China stepped up its campaign of intimidation over Taiwan by sending a record number of fighter jets, including nuclear bombers, into its neighbour's airspace.
Beijing marked its National Day by flying a total of 38 military aircraft - its most in a single day - into the island's airspace on Friday, followed by a further 20 on Saturday.
It takes the number of incursions this year alone to 500, far outstripping the total of 380 for 2020.
It also comes days after the Royal Navy sailed through the Taiwan strait in a move seen as a challenge to Beijing's claim to the sensitive waterway.
Military build-up in the region has been accelerating as China has taken an increasingly aggressive stance on the South China Sea, much of which it claims as its own.
A new deal for the UK and US to supply Australia with nuclear submarines has also angered Beijing who told the trio to abandon their "cold war" mentality.
The latest move has been interpreted as a message to Taiwan and rival world powers.
Alexander Huang, associate professor at Tamkang University in Taipei, said: "There's three other carrier attack groups in the region, two American and one British.
"China is sending a political message to the US and UK on her national day: Don't mess around in my area."
Taiwan yesterday accused Beijing of bullying and damaging regional peace with the fighter jets.
"China has been wantonly engaged in military aggression, damaging regional peace," Taiwan Premier Su Tseng-chang said on Saturday morning. "It's evident that the world, the international community, rejects such behaviours by China more and more."
President Xi Jinping has described Taiwan becoming part of mainland China as "inevitable". Taiwan says it is an independent country and will defend its freedom and democracy.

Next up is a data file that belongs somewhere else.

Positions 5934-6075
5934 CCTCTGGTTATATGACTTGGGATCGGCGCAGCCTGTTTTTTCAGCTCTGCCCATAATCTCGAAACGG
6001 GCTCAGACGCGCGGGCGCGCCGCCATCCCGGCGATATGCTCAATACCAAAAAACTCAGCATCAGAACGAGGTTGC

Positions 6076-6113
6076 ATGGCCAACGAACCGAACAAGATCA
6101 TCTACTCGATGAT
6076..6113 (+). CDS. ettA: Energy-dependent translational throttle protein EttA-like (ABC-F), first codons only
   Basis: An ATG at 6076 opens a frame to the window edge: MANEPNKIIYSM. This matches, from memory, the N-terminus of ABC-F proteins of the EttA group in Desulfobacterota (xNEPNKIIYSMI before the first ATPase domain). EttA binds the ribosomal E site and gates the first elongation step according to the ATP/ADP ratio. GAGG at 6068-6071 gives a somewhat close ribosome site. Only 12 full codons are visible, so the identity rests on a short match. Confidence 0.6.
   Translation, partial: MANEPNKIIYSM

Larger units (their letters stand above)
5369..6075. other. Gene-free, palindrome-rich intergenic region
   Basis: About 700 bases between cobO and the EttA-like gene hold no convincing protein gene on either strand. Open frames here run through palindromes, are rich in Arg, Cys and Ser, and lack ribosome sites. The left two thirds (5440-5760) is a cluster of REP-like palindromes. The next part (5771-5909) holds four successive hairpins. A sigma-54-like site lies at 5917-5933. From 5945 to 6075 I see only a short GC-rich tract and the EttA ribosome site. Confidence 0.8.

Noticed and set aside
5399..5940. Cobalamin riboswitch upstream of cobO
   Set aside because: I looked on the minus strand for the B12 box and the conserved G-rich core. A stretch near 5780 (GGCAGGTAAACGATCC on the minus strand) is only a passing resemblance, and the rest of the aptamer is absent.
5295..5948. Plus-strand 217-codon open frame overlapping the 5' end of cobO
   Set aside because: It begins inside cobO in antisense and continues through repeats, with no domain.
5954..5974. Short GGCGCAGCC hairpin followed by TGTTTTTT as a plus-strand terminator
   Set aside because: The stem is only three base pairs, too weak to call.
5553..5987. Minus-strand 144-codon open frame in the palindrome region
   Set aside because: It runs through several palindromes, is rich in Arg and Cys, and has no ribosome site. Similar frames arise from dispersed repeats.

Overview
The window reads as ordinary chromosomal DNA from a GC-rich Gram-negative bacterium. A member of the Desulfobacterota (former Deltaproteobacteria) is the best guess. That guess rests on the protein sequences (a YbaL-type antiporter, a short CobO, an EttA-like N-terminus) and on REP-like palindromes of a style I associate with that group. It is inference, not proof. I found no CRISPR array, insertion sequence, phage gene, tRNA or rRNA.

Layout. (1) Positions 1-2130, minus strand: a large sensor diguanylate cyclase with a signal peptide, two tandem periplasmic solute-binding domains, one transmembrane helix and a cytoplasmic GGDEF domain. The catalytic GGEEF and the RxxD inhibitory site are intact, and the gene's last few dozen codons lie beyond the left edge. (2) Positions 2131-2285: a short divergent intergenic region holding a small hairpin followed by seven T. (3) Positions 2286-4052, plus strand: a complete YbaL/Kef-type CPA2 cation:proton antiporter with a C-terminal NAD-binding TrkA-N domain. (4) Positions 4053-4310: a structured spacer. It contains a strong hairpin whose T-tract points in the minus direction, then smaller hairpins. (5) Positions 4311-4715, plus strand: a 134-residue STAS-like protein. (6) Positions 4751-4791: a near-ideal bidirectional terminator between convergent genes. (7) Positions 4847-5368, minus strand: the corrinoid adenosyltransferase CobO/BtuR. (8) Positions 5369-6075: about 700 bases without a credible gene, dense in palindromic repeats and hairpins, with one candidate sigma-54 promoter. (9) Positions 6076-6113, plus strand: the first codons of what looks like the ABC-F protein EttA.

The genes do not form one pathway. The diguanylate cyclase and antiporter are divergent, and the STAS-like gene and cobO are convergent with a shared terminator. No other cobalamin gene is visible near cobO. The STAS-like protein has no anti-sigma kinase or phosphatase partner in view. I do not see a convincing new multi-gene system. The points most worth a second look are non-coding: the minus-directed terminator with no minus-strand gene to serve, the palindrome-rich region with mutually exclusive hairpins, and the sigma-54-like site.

US military and intelligence officials have in recent months begun talking openly about fears of an invasion, which experts fear could draw in regional rivals and world powers.
The first batch of Chinese aircraft all flew in an area close to the Pratas Islands, with the two bombers flying closest to the atoll, according to a map issued by Taiwan's defence ministry.
The islands, which are controlled by Taiwan, could become a new flashpoint in the South China Sea due to their strategic significance. They hold the potential of functioning as a gatekeeper for China to observe American and British movements in the area.
The second group of aircraft flew down into the Bashi Channel that separates Taiwan from the Philippines, a key waterway that links the Pacific with the disputed South China Sea.
The 38 aircraft included nuclear-capable H-6 bombers.
On Saturday a further incident was reported by Taiwan's defence ministry. This time it comprised of 20 aircraft, which also flew in the vicinity of the Pratas.
China warned the UK, the US and Australia that they were kickstarting an "arms race" in the Pacific after they announced a broad security alliance in September.
The deal, dubbed AUKUS, is a landmark agreement to share military technologies and has been called a thinly veiled move to check China's increasing military capabilities.
China said the deal was "severely damaging regional peace and stability" and "damaging international nuclear non-proliferation efforts".
It is widely perceived as part of the US's pivot towards focusing its military power on China, something the country has claimed represents "outdated Cold War mentality".